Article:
Across industries, companies need effective strategies for ensuring that their new hires stay and add value.

Talent management is a responsibility that must be committed to and invested in – particularly when it comes to new hires. How executives and managers at all levels handle a new hire’s first few months can be critical. Companies lose 17% of new recruits during the first three months on average, one study found. Spending up to a year helping new employees get caught up and settled in is necessary to get the most out of their skills, knowledge and fresh perspective. Companies with strong onboarding programs are more likely to retain talent, and even see a positive impact on their bottom line.

A meta-analysis conducted by Harvard Business Review (HBR) examined 70 separate studies, and found that feeling socially accepted is a key factor in the success of new hires. This has partly to do with knowledge-sharing. The more an employee integrates socially, the more likely she or he will be to seek out and gain access to company information and resources. The results show become apparent in the employee’s performance.

A well thought-out onboarding program, enhanced with human resources insights, should extend to hiring managers. This can be a challenge for some, but it is a crucial component. Another study from HBR found that “supervisors can promote or inhibit newcomer adjustment through their supportive or obstructive behaviors. This is critically important because it means that effective onboarding programs must take into account not just the experience of the newcomer but also that of hiring managers.”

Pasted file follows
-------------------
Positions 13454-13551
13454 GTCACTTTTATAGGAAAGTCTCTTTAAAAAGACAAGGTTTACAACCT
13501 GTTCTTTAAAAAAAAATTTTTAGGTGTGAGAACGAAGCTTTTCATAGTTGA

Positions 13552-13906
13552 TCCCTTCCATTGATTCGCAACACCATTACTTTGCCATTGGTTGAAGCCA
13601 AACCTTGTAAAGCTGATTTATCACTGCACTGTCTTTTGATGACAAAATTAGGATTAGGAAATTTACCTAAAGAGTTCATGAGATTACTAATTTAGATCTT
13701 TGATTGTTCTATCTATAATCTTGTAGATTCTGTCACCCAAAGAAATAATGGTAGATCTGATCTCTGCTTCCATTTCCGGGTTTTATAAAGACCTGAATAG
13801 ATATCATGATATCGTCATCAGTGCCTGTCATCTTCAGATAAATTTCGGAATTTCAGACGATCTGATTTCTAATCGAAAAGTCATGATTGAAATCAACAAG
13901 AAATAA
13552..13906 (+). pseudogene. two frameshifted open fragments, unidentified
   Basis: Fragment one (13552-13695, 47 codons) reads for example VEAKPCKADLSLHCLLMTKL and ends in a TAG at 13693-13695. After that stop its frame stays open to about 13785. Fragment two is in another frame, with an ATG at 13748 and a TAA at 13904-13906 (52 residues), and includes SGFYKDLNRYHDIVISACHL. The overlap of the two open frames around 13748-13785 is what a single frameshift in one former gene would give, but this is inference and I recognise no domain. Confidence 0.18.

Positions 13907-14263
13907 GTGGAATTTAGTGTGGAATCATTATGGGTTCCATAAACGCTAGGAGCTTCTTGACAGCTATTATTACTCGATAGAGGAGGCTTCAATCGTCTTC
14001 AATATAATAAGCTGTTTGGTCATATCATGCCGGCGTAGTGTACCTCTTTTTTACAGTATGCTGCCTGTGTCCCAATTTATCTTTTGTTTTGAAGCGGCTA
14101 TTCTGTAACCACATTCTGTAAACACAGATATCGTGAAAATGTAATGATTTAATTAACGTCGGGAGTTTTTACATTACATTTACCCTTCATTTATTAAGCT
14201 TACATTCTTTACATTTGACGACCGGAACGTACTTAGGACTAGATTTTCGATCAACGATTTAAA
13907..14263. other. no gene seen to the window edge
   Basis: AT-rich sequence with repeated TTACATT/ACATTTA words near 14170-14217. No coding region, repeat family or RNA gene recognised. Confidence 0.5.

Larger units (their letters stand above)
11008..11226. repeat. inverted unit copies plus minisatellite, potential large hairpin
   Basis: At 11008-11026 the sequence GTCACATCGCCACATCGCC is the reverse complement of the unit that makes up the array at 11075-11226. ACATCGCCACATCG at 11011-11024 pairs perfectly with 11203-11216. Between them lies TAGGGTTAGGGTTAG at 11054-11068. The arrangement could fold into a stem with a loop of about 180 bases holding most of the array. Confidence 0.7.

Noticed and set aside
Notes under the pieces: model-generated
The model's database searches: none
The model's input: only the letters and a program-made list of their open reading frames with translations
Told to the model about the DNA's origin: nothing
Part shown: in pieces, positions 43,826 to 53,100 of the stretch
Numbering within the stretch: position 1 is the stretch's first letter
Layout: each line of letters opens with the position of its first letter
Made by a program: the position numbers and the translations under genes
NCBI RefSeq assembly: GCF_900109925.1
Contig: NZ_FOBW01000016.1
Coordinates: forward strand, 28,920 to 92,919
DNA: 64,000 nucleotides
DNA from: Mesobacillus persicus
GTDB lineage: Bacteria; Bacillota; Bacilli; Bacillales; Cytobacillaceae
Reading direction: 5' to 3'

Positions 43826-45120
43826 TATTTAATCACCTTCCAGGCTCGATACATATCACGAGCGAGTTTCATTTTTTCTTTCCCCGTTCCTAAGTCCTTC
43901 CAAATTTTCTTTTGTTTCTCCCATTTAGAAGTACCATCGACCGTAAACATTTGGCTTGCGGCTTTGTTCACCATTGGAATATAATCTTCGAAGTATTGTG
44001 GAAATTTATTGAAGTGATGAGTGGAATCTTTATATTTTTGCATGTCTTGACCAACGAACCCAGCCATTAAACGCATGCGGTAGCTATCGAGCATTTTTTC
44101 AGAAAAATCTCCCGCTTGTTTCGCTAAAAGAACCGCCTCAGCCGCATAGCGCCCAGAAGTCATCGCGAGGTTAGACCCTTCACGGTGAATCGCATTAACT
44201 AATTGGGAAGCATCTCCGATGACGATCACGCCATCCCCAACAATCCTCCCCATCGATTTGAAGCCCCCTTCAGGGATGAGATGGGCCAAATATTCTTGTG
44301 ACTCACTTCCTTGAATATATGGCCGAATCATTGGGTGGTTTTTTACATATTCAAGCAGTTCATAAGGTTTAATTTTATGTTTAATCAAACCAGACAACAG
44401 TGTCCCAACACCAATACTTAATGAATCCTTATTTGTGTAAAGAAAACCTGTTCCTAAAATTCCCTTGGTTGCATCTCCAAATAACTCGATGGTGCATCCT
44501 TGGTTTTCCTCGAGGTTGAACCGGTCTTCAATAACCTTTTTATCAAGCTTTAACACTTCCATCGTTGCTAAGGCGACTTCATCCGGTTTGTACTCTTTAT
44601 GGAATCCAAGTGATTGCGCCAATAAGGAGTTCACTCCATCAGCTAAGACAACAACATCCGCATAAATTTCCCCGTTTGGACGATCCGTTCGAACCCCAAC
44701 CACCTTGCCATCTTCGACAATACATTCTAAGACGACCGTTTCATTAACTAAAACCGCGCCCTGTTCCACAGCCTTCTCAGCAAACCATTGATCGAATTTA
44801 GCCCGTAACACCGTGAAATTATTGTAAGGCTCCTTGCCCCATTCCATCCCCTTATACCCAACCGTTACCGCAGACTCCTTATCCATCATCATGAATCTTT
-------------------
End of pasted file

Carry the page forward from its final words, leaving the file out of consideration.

Not surprisingly, a new employee’s manager is one of the most important people from the outset. Gaining this person’s support is imperative, as it can directly affect the new hire’s chances of success with the company. And, the manager is in a unique position to provide role clarity and contribute to job satisfaction.

Onboarding is most effective when the new hire is an active participant, proactively seeking to make connections, build rapport, and learn as much as possible about the company and their role within it. As HBR explains, “It is important to encourage managers to check in with new employees and make time to offer support. At the same time, new employees should be encouraged to do their part to engage in and take control of their own socialization and onboarding by asking questions, seeking out information, and taking advantage of opportunities to meet fellow co-workers.”

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